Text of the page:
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So, I was doing a bit of digging out of boredom, and have discovered a rather interesting fact. In the 50's and 60's, There was actually O gauge set produced in the soviet union, described as having a diesel-type locomotive, two freight cars, two passenger cars, 3 street lamps, 3 signals, 3 operating accessories, and various other things used to operate the set, such as transformer and track. The first locomotives in the 50's, labeled "Stalin-era", had Stalin's initials engraved on the sides of the engine, while later engines did not, and were labeled "Khrushchev-era" locomotives. They were produced for 19 years, production ending in 1969. They were made in a variety of colors, and there are rumors going around the current Russian government considers them "National Treasures", and will forcefully apprehend anyone trying to take them out of the country! I know of at least one set here in america, and am going to see if I can negotiate a deal to get my hands on it. (Imagine owning a national treasure!) Here is a photo I have found online of the set, an artists illustration
Soviet Trade Dictionary Model Trains, Locomotive, Illustration, Model Train Layouts, Vintage Toys, Retro Vintage, Soviet Union, Volumes, Rolling Stock

Interesting seeing girls in the picture, model trains were normally considered a boy's toy.
If memory serves me correctly, there was also a model train made in the soviet union in the 20's or 30's, though I don't have the energy to search for it for a second time.

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You can certainly find them over here--they come up on eB@/ at times, and they aren't all that pricey.  I don't think the current iteration of the KGB will come to your house and kill you for having one

They ARE set up for European electrical standards.

They are pretty neat sets.  CTT did at least one article on them; I don't know if OGR has or not.

Women largely ran the Soviet RRs during WWII; I know of at least one that became a Hero of the Soviet Union for her work, and they made a docudrama about her, sort of like Audie Murphy's To Hell and Back.

There is a page on the TCA western website on the Soviet O Gauge Trains.

Dave's Trains also has several pages on them. He has a for sale page. However, nothing is currently available, but he lists the sale prices on items, so one can find some target sale prices.

When I was in Leningrad in the 80s on business, I actually saw some in a department store there, but it never dawned upon me to purchase them. I ended up buying a TT-Gauge Soviet Railcar.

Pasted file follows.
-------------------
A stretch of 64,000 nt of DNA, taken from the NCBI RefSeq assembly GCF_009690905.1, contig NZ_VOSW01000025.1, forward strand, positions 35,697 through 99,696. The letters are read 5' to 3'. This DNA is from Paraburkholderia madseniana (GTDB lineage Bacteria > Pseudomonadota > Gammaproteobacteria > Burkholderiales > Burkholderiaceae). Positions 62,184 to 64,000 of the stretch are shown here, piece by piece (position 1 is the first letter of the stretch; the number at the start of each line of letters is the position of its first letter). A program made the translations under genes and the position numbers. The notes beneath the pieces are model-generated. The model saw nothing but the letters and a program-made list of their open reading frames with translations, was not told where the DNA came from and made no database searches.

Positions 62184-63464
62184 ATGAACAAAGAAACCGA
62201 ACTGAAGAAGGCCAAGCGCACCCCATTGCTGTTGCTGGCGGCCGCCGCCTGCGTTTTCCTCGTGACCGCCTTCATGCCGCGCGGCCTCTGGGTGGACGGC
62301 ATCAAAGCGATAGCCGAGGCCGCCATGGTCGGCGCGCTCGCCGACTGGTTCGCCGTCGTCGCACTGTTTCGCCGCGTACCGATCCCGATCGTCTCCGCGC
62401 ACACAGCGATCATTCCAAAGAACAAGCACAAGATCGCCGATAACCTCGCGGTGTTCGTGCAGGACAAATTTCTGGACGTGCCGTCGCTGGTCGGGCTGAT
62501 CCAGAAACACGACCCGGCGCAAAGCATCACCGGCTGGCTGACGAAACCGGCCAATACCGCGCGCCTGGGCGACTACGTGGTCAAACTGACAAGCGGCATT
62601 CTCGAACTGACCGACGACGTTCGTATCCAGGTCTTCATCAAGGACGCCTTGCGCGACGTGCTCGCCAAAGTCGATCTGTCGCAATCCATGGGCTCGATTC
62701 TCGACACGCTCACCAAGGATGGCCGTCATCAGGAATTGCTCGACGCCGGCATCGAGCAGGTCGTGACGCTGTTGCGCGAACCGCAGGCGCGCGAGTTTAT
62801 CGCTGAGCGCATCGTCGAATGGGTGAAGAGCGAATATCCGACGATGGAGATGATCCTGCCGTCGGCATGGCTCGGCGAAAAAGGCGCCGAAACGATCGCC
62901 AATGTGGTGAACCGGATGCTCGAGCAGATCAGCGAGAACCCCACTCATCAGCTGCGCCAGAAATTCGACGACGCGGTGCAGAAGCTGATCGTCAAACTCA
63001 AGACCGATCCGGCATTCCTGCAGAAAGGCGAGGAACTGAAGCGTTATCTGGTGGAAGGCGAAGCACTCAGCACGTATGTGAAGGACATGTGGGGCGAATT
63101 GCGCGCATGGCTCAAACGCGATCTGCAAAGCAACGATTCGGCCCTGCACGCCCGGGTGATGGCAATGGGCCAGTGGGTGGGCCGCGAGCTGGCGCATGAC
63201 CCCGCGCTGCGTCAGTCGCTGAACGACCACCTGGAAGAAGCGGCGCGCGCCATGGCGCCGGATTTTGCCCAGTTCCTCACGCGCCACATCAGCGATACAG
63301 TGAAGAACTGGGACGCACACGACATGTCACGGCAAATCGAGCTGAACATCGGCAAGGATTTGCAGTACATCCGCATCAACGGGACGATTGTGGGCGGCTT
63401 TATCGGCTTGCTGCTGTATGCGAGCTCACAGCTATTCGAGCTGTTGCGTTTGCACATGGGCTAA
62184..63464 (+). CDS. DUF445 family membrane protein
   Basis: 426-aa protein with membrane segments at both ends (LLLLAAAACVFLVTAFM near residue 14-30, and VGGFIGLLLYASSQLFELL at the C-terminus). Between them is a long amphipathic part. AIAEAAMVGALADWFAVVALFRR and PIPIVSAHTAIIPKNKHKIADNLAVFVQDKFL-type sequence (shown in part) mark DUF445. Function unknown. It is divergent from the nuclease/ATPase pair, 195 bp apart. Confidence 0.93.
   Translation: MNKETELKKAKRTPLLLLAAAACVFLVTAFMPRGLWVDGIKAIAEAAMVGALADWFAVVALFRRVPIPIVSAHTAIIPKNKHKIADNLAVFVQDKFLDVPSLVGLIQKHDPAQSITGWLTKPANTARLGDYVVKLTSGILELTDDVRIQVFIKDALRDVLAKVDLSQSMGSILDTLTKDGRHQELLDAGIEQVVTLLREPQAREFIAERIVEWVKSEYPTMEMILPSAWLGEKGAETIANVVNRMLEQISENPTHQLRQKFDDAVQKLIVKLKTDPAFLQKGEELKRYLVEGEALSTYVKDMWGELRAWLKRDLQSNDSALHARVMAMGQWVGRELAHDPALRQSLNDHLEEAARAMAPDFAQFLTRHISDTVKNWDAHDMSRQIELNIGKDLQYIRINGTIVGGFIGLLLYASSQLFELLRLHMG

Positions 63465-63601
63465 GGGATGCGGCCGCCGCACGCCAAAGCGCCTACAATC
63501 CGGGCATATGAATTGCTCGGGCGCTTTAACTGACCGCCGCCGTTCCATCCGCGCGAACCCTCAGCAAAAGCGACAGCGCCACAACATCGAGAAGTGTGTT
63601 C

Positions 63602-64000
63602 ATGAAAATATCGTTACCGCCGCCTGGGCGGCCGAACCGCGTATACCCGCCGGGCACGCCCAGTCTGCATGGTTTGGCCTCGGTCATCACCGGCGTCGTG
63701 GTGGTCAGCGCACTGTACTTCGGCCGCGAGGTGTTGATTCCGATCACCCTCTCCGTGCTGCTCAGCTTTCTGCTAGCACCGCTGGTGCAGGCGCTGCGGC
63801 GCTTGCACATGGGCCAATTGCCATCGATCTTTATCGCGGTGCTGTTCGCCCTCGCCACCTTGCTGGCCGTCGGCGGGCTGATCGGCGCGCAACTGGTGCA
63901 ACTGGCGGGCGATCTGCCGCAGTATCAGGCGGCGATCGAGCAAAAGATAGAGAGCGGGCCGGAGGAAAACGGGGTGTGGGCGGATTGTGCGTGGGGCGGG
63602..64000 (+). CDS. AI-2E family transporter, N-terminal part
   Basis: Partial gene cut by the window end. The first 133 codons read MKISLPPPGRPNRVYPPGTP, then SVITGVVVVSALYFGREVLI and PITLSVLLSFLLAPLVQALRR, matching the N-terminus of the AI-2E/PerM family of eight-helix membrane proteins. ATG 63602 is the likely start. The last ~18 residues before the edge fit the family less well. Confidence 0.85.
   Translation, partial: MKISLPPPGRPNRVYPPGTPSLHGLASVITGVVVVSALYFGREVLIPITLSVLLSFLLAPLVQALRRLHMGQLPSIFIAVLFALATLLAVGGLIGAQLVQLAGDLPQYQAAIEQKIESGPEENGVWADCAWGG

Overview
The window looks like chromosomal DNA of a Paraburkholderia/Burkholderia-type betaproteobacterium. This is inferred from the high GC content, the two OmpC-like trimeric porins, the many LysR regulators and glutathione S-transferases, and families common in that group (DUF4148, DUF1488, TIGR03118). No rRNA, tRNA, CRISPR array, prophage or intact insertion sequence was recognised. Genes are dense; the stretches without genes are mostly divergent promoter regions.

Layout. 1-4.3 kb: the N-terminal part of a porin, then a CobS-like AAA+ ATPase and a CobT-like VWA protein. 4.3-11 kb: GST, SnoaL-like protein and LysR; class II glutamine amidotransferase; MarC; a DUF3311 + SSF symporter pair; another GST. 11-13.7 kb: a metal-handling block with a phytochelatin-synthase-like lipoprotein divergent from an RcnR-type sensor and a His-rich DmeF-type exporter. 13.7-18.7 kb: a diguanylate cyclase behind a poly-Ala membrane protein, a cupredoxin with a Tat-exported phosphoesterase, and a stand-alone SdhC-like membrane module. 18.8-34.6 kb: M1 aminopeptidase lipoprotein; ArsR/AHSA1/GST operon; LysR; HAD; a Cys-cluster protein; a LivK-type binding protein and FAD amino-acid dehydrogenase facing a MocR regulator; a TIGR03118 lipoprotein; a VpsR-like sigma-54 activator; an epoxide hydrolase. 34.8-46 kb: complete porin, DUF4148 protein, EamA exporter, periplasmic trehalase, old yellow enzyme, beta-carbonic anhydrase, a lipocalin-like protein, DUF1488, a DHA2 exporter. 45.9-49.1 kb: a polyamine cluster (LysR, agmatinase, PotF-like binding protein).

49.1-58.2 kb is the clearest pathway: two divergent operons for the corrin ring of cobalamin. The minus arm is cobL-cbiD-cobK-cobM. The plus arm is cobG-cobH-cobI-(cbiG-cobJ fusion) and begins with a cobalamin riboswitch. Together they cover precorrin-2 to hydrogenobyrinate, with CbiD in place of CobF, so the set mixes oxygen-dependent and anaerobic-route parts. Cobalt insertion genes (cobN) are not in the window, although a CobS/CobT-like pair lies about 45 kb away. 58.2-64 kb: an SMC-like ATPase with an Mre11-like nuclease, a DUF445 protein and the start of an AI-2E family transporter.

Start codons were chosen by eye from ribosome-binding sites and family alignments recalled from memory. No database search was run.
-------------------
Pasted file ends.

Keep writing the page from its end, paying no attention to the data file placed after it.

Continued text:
Subsequently I purchased a Ukrainian HO gondola and an HO Ukrainian passenger car.

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palallin posted:

You can certainly find them over here--they come up on eB@/ at times, and they aren't all that pricey.  I don't think the current iteration of the KGB will come to your house and kill you for having one


Well, that's relieving (But a little disapointing. Wheres the fun in not being a fugitive for owning a model train?) 

I know of one in a museum a few hours from where I live. The engine isn't a big part of the collection, I don't think. From what I've seen it just runs laps on the museum layout. I could negotiate a deal, and maybe trade out a few modern trains for it. It would go to completing my collection of getting o gauge from as many countries as possible. 

  It's an interesting set.  All of the track, straight, curved, switches, and bridge have little metal tabs with numbers riveted to them.  The numbers correspond to the numbers assigned to the track in the diagram that came with the set.  The street lamps have a very different glass globe which provides a great visual impression when you turn them on and turn off all of the lights in the room.  

  As you will see when you check the websites mentioned above there were "early" and "late" versions of the signals and the bridge as well as the locomotive casting and color.

...and the gateman came in different colors - also note the different color of the gateman's lantern.


  What is also interesting is the sheet metal thickness - it's almost twice the thickness of its Lionel counterpart.  You can't see it from this camera angle but the colored plastic in the hole in the base is green in the above example whereas it looks to be yellow in Dave's picture which means the color of the light coming from the base would match the color of the lantern it was illuminating.


Images (1)
  • Set_Moskabel_Gateman

One of our Midwest Division members has (at least I think) a complete set of the Russian trains that were  made available.